It is the monthly meeting of the new Socratic Society. Today there are five members present: the leader - a philosophy professor from the local college, a businessman, a civic leader, a teacher, an interested citizen.
Prof: Well, now that we are all in a good mood after that tea and cake my wife served us, are we ready to begin our discussion?
Bus: By all means. I'm raring to start.
Civ: Where did we leave off at our last meeting?
Tea: We were considering the feasibility of a peaceful world. I made some notes on our meeting, even though we agreed to keep these conversations very casual and spontaneous.
Civ: Oh, yes. I remember now. It is easy to describe a peaceful Utopian society as long as there is no serious intention of trying to make it feasible, since no one would ever believe in such a thing.
Bus: I would agree to that. People are too cynical to fall for that.
Citz: I'm not so sure. If you look far enough ahead in time, things could be much different than they are now. People could get so desperate and despondent by all the little wars and insanity we see today - and especially after the catastrophic events predicted from changing climate - they just may come to their senses and demand a different world.
Tea: I would say some people may be cynical about everything, but there is also a good cynicism that is suspicious when things are not right.
Prof: This dialogue has been going on for centuries. The focus has been mainly on making better government to satisfy people's needs. We talked about the Enlightenment period of philosophy which inspired the French and American revolutions. Its principles are nicely summed up in the preamble to our constitution: establish justice, promote the general welfare, secure the blessings of Liberty, etc.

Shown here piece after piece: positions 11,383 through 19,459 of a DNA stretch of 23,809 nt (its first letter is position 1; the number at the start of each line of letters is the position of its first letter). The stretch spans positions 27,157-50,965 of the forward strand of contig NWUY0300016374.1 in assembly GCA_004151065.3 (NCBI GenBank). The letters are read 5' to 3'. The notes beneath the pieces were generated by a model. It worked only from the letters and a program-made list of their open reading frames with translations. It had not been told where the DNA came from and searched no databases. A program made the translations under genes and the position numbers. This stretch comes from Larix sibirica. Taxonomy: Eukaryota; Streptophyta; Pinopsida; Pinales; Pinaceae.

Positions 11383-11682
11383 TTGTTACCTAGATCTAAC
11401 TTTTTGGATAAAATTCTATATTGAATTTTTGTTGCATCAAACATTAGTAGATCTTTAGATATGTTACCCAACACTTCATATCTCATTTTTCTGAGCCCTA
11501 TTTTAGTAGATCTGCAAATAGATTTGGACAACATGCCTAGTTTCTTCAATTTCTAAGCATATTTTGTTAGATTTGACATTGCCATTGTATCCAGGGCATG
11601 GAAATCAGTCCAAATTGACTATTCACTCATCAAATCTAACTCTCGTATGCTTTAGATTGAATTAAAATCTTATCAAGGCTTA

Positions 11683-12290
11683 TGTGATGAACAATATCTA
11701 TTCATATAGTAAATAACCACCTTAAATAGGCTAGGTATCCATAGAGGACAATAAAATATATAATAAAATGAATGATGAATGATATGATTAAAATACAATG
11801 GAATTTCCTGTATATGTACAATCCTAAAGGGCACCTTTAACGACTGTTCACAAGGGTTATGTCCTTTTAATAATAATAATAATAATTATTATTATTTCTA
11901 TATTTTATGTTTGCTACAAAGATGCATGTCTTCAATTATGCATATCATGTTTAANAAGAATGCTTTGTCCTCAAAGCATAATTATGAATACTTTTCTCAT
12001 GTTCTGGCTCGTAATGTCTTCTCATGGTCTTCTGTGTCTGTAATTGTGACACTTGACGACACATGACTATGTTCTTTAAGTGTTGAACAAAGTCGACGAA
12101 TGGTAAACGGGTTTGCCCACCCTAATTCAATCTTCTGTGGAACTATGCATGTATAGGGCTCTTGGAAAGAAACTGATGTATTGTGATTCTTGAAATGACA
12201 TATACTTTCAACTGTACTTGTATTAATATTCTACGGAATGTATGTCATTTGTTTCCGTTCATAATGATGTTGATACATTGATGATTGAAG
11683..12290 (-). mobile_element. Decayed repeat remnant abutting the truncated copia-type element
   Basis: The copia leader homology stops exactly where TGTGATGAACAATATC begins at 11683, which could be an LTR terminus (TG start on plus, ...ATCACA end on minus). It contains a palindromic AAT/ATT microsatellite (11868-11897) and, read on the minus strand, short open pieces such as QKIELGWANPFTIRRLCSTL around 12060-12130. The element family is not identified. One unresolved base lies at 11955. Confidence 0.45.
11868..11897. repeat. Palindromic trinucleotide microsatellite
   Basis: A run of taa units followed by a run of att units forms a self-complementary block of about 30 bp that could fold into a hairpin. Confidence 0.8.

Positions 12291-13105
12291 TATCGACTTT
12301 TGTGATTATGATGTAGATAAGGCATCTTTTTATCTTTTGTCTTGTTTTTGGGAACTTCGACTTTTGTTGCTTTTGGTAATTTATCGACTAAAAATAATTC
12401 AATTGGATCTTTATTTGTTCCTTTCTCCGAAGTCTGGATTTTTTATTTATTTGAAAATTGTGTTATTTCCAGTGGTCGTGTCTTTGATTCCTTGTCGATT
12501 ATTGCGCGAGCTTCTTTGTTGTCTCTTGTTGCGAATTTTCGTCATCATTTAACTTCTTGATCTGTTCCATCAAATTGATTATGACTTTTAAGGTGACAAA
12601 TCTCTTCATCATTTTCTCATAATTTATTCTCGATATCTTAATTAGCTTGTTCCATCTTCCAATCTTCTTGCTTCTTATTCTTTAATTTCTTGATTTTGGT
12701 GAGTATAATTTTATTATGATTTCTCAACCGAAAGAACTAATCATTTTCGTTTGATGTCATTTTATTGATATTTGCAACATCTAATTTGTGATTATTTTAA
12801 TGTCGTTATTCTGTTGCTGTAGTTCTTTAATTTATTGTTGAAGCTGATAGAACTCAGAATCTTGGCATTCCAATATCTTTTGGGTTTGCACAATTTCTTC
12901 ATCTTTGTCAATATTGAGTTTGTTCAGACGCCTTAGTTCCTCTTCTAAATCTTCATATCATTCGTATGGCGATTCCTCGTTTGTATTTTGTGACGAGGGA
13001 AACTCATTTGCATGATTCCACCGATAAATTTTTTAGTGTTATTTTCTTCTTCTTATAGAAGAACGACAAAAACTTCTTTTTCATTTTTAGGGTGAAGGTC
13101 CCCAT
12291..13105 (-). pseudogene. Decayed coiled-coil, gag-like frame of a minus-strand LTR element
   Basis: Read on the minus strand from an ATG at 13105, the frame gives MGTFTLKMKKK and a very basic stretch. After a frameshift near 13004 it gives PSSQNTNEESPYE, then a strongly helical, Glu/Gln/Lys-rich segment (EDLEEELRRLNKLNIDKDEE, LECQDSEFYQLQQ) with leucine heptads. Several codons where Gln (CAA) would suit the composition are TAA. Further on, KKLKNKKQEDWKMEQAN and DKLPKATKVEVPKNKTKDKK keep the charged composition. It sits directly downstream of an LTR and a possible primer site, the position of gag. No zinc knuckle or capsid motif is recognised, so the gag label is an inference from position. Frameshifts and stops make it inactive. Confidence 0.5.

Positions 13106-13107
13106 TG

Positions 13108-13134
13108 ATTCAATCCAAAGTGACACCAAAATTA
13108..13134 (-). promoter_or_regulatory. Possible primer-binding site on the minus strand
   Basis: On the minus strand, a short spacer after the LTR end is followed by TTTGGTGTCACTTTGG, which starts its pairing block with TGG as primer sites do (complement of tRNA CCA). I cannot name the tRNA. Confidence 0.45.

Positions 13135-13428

Civ: But we live in a different world today. The issues go far beyond government.
Bus: Yes. It is the economy that rules the world today. The economy rules the government.
Citz. That is the problem. There is much more than the economy we have to think about to make a more peaceful world. In fact, it is the economy - the way it is run today - that is the biggest obstacle to peace. Most wars have their roots in economic matters.
Tea: If there were no wars, is that enough to create a peaceful society? There are other causes of misery and conflict. We should talk about what would make a happy society. Last month we focussed on the word "tranquility". That seems to express more than "peace", if you use "peace" to mean just the absence of war, like a peace treaty - which can be violated.
Prof: I used "The Age of Tranquility" to express a long-lasting period free of war and discontent. It's in the Preamble: "to ensure domestic tranquility".
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